News story

Baroness Anelay's speech at the UK Accreditation Service Annual Lunch

The speech was given at the RAC Club, Pall Mall

Baroness Anelay

I would like to thank you for the opportunity to speak today and for what has been a wonderful lunch. I would also like to pay tribute to Lord Lindsay who is a committed and effective advocate for UKAS.

Accreditation is vital for facilitating the trade in goods, and giving consumers confidence in the quality and safety of products. The role of accreditation will be crucial to the future success of the UK, just as it is to supporting the economy now.

I know that officials in my department have been working closely with UKAS and your partners. We value your expertise and feedback on priorities as the UK leaves the EU, including access to EU markets, future domestic regulation and continued participation in international standards and accreditation bodies.

I am aware of the importance of clarity on our future relationship with the EU for you, and would now like to outline the progress that has been made since we started the negotiations.

Approach to negotiations

We are confident that both sides want to achieve the best possible outcome and the strongest partnership for the future - one that works for the UK and the EU.

We have concluded four rounds of talks. They were conducted in a constructive and determined manner resulting in decisive steps forward. We now hope to see flexibility from the Commission in round five, which is taking place this week.

The Prime Minister’s speech in Florence last month set out the scale of our ambitions for our future relationship, as well as our proposal for a simple, clear, time-limited period of implementation.

Since that speech and the triggering of Article 50 in March, the UK has published 14 papers to address the current issues in the talks and set out the building blocks of the relationship we would like to see with the EU, both as we leave, and into the future.

These papers offer pragmatic and innovative solutions to issues related to our withdrawal and the future deep and special partnership that we want with the EU. They do not aim to dictate a single approach, but, rather, considered options.

Yesterday, we took a significant step in preparing to leave the EU by publishing Trade and Customs White Papers, which both pave the way for legislation that will ensure the UK is ready on the first day after exit. The trade paper also establishes the principles, which will guide future UK’s trade policy as well as the practical steps that will support these aims.

The Government will publish further position papers on other issues in due course, providing more information to business and individuals, and informing our negotiations with the EU.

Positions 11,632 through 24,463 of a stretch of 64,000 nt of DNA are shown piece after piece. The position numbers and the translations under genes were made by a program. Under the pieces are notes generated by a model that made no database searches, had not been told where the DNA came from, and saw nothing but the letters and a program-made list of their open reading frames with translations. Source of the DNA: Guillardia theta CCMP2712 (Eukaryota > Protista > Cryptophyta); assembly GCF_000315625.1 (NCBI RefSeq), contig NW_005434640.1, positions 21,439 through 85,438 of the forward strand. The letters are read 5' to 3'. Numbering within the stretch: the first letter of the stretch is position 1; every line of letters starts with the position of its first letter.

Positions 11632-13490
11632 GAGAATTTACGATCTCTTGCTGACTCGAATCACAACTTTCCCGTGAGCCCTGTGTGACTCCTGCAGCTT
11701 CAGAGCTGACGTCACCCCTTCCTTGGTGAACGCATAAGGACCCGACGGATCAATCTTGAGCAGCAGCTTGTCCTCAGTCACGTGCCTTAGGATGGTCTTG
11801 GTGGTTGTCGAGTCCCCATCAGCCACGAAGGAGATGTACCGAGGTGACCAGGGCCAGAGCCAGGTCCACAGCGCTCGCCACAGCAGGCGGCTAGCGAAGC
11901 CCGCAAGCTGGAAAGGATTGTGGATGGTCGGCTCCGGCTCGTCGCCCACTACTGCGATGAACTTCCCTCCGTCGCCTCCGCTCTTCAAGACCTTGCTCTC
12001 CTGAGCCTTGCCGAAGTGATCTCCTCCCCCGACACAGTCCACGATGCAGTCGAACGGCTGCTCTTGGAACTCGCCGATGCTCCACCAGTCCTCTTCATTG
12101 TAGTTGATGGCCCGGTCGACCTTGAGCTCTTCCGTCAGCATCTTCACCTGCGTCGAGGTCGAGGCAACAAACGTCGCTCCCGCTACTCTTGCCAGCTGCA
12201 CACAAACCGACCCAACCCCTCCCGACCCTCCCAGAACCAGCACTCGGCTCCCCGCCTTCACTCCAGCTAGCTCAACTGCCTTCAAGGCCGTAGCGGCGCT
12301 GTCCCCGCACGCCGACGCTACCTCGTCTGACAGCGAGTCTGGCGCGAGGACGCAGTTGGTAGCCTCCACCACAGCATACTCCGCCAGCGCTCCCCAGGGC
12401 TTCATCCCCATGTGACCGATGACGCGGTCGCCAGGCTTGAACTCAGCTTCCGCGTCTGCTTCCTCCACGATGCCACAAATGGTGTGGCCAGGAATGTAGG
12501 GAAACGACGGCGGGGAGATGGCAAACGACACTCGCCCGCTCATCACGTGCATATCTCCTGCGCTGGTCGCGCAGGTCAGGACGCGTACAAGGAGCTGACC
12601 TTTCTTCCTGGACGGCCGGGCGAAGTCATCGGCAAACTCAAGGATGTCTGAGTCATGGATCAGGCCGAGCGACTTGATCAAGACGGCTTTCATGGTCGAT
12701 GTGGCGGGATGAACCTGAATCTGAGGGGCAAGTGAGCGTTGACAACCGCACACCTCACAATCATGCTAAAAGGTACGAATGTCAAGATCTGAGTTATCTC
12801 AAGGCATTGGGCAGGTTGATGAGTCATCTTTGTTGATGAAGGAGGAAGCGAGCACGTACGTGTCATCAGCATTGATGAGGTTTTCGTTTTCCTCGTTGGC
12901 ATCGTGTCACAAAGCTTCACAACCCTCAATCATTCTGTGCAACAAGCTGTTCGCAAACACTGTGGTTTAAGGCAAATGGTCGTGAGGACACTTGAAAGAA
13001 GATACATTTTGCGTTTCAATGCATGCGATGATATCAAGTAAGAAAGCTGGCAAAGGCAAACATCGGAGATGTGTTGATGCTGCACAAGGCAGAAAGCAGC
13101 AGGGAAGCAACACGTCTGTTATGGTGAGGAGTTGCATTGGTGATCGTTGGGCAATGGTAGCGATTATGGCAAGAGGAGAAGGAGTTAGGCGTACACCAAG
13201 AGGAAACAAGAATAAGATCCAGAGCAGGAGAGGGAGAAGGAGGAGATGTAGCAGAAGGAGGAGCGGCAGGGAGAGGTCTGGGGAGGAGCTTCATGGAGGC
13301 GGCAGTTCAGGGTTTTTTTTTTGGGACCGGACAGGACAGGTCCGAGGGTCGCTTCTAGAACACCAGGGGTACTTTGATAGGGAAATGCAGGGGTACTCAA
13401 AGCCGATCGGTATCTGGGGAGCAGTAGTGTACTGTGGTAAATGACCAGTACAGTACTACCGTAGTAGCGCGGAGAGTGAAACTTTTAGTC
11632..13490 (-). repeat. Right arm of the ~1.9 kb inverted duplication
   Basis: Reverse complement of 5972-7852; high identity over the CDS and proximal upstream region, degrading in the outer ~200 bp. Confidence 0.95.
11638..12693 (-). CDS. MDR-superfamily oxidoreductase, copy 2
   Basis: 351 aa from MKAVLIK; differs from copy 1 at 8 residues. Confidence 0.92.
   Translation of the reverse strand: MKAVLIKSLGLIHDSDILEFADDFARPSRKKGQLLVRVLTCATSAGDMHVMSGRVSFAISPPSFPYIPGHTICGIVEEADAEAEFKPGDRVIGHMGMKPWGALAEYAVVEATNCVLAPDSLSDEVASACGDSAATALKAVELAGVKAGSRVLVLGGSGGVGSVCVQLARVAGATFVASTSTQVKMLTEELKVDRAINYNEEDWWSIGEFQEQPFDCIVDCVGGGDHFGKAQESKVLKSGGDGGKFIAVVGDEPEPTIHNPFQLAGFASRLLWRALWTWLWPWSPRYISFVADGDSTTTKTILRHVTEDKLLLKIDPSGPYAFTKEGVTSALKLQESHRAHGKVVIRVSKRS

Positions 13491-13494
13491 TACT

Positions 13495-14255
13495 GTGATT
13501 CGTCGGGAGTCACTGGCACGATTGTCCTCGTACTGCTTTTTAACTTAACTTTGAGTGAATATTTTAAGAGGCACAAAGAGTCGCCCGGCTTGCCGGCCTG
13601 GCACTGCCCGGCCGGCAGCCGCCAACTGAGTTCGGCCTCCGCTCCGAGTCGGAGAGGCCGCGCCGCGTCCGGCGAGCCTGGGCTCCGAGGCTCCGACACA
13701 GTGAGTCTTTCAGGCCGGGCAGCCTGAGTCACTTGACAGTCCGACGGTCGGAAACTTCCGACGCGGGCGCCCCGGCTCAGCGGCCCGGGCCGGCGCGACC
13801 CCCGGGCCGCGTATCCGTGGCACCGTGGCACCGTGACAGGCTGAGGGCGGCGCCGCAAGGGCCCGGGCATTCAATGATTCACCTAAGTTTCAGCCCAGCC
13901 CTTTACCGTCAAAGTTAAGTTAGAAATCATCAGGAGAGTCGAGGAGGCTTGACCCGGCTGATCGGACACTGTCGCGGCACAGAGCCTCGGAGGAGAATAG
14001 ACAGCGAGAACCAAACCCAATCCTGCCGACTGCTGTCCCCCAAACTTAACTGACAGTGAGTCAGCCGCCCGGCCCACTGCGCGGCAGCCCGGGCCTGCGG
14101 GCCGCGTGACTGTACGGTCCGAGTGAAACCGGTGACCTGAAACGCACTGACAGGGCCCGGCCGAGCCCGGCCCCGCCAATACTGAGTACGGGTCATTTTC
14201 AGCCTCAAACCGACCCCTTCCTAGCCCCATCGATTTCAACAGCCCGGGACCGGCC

Future economic partnership

We recognise that we cannot leave the EU and have everything stay the same – the single market is built on a balance of rights and obligations.

In building a future economic partnership with the EU, the Government seeks an entirely new agreement with the European Union. This will not mean membership of the European Economic Area, nor replicating the recent free trade agreement with Canada.

But it will facilitate the most free and frictionless trade possible between the UK and the EU, whilst allowing us to forge new trade relationships with our partners in Europe and around the world.

This new relationship with the EU, should be built from our unique starting point - of our rules and regulations being the same, and our commitment to free trade and high standards.

I recognise that our future customs arrangements will be of importance to many of you here. The summer customs publication sets out two options for the future relationship with the EU.

The first, a highly streamlined arrangement, would reduce customs administration to a minimum. The second, a new customs partnership, would potentially maintain the status quo arrangement by ensuring that EU duties are paid when goods are imported via the UK.

To deliver either of these solutions, innovations in data sharing, mutual assistance, simplified procedures and information technology solutions have been put forward, and work has been carried out to engage with a range of stakeholders in these areas.

Regardless of the outcome of these negotiations, the UK would need new customs legislation in place by 2019. Responding to calls from businesses for continuity, yesterday’s Customs White Paper confirms that the UK’s new legislation will, as far as possible, replicate the effect of existing EU customs laws.

Goods

We are also seeking to find the best way for the benefits of our common goods regulatory frameworks to continue enabling free and frictionless trade.

Ultimately we want this to form part of our future economic partnership, but we also recognise that investors, business and consumers want to be able to plan ahead with certainty.